This past summer, Washington, D.C.–based Patton Boggs litigation partners Benjamin Chew and Andrew Friedman were a long way from home when they successfully defended the founders of telecom company Dardafone against fraud charges. The nine-week trial, which ended in July with acquittals for their clients, brothers Blerim and Shkelqim Devolli, was in Kosovo, in the Basic Court of Pristina.

As it happened, Chew and Friedman weren’t facing local prosecutors. The indictment was brought by EULEX—a far-reaching European Union program to help reestablish the rule of law in Kosovo after a brutal and ethnically charged civil war in the late 1990s left the southeastern European country in tatters. Operating in Kosovo since 2009, EULEX has taken on an increasingly ambitious caseload, targeting corruption and high-profile criminal matters—even as debate continues over whether its mandate should be renewed after it expires this June.

The EU had previously sent four other civilian and military missions to the Balkans region—ALTHEA, launched in Bosnia and Herzegovina in 2004, is still ongoing—but EULEX is the largest such mission ever deployed by the EU. It has an annual budget exceeding €110 million ($147 million)—paid for by the 28 EU member states and five additional contributing countries, including the United States and Canada—and some 2,250 staff, composed of judges, prosecutors, police and prison officers, and customs officials. EULEX’s executive division investigates, prosecutes and adjudicates complex and sensitive cases; its strengthening division monitors, mentors and advises local police, justice and customs officials.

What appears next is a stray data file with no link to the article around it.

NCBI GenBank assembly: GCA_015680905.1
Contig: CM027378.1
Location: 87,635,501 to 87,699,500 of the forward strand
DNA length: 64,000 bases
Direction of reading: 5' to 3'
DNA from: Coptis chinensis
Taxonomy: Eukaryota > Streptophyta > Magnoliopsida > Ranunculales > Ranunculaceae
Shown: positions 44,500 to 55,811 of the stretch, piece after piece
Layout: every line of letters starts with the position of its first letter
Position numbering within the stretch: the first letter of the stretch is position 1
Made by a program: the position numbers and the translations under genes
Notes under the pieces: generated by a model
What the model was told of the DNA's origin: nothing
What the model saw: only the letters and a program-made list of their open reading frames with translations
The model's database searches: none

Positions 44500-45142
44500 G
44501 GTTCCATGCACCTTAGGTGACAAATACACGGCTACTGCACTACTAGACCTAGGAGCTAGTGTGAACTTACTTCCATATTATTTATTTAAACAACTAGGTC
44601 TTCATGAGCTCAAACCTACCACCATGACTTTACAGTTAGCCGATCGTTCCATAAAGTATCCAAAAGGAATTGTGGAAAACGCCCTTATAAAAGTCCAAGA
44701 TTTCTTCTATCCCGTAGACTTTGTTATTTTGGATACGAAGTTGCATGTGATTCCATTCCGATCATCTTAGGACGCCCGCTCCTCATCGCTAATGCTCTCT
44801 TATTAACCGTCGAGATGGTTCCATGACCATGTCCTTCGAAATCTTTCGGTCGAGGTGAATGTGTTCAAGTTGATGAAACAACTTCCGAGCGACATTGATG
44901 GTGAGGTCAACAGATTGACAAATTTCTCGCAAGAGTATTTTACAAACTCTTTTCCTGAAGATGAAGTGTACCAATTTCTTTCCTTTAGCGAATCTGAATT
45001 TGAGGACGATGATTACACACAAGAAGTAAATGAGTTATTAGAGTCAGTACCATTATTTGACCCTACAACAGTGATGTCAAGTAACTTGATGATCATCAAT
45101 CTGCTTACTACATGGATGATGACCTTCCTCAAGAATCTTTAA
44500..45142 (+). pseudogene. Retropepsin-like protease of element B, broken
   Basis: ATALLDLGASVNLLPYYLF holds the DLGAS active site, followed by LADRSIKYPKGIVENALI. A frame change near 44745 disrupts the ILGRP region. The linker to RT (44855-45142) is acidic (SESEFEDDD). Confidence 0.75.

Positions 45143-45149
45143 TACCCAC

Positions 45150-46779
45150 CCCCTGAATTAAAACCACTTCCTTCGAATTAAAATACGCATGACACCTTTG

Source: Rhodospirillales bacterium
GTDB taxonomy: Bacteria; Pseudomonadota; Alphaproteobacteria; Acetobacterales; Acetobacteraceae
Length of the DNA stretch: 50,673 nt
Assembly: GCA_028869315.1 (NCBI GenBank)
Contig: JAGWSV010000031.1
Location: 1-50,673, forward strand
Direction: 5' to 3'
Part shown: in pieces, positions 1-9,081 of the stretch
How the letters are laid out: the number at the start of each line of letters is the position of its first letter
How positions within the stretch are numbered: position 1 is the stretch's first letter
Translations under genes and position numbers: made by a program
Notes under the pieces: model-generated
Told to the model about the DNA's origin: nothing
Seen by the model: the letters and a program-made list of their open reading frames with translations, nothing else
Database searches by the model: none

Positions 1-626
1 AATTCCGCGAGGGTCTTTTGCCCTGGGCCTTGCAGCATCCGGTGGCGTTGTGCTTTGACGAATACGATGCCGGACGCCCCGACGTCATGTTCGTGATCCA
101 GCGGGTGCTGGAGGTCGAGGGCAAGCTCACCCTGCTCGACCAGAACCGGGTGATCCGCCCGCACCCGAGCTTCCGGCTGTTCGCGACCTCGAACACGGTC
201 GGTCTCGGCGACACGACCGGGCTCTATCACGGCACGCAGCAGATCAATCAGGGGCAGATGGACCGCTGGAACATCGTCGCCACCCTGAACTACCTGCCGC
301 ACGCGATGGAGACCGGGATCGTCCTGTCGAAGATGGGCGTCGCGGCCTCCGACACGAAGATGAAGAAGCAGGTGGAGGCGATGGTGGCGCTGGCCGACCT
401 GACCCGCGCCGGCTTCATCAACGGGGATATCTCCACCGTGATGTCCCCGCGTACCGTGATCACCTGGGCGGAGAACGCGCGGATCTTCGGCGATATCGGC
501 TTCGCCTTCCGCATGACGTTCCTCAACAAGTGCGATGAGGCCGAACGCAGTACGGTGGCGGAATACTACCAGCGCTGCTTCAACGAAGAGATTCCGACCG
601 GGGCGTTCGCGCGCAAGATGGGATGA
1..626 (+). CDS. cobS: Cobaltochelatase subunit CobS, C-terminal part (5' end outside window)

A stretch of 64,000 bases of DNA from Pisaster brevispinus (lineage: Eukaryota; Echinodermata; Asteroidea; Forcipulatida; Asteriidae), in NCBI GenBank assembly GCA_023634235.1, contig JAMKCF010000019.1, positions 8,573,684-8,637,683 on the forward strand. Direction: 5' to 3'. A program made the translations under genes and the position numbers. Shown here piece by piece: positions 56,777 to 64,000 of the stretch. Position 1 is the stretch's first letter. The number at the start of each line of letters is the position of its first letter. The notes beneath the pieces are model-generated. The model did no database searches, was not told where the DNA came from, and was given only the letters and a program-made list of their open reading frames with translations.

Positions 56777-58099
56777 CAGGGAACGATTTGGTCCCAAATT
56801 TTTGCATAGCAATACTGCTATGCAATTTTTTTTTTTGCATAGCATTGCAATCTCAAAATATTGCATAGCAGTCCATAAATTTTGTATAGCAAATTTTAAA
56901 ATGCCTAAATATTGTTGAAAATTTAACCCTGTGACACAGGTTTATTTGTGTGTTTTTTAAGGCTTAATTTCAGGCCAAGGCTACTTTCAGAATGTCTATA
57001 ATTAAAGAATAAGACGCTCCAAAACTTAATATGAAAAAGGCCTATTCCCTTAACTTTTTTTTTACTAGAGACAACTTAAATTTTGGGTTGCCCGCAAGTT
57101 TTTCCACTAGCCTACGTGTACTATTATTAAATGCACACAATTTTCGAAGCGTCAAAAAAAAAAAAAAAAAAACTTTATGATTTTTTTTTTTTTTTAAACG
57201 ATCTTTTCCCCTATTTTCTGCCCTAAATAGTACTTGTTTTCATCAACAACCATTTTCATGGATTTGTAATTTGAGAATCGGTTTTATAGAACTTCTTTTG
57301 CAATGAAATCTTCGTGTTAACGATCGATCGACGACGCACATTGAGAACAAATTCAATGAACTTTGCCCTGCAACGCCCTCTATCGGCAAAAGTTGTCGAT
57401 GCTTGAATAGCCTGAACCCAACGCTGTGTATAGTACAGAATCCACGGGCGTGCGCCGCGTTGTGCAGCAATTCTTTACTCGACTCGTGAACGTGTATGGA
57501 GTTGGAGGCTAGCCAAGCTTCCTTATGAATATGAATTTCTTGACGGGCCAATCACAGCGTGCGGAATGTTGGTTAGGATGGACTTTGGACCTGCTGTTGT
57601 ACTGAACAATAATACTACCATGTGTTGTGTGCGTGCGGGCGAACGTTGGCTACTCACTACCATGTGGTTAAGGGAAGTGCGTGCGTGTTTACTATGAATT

“In most post-conflict regions, there is an urgent need, immediately after cessation of hostilities, for international assistance on rule of law,” says Jonathan Ratel, a Canadian lawyer who heads EULEX’s special prosecution group of 30 local and international prosecutors. “That’s where we fit in.” His team focuses on the most serious and complex cases involving issues such as organized crime, war crimes, corruption and financial crime. Ratel recently led EULEX’s prosecution in the high-profile Medicus organ-trafficking case, where medical professionals at a Kosovo clinic were charged with illegally harvesting kidneys from individuals brought into the country under duress from various former Soviet states. The case was heard by a panel of three judges—two from EULEX—and achieved five convictions last May.

A EULEX spokesman says the mission has “hundreds” of ongoing investigations, and has over the past five years resolved around 38,000 conflict-related property claims, and successfully prosecuted more than 430 criminal and civil cases.

Patton Boggs’s clients, the Devolli brothers, established Dardafone in 2008 in consortium with New York telecom company Unitel World Inc. Dardafone subsequently entered into a revenue-sharing agreement with Kosovo’s government-owned telecommunications operator, Post and Telecom of Kosovo (PTK), that would allow it to use PTK’s infrastructure. EULEX’s indictment claimed the Devollis, who bought Unitel’s Dardafone stake following a civil dispute, and their business manager had defrauded Unitel and misled PTK. It also alleged that the Devollis had effectively operated an organized-crime enterprise.

The case came to Patton Boggs—which, unsurprisingly, doesn’t have a Kosovo office—via the firm’s of counsel Graham Wisner, who met the Devollis during a business development trip to the country in 2011. In a preliminary hearing, Friedman and Chew, who had to take the Kosovo bar exam to appear in court, secured dismissal of two charges, including that of alleged organized crime. The Devollis were acquitted of the remaining counts at trial, along with their business manager and two government officials who had separately been charged with misusing their authority and exposing PTK to substantial economic damage.

EULEX’s mandate was extended in September 2012 and now runs until June 2014. At press time, Brussels and the Kosovo government were discussing whether and how to extend that term. Serbian prime minister Ivica Dacic said in a recent press conference that he wanted EULEX—which he described as “guarantors of peace agreements”—to remain active “as long as possible.” The ultimate aim, Ratel says, is for EULEX to progressively hand over its responsibilities to local authorities.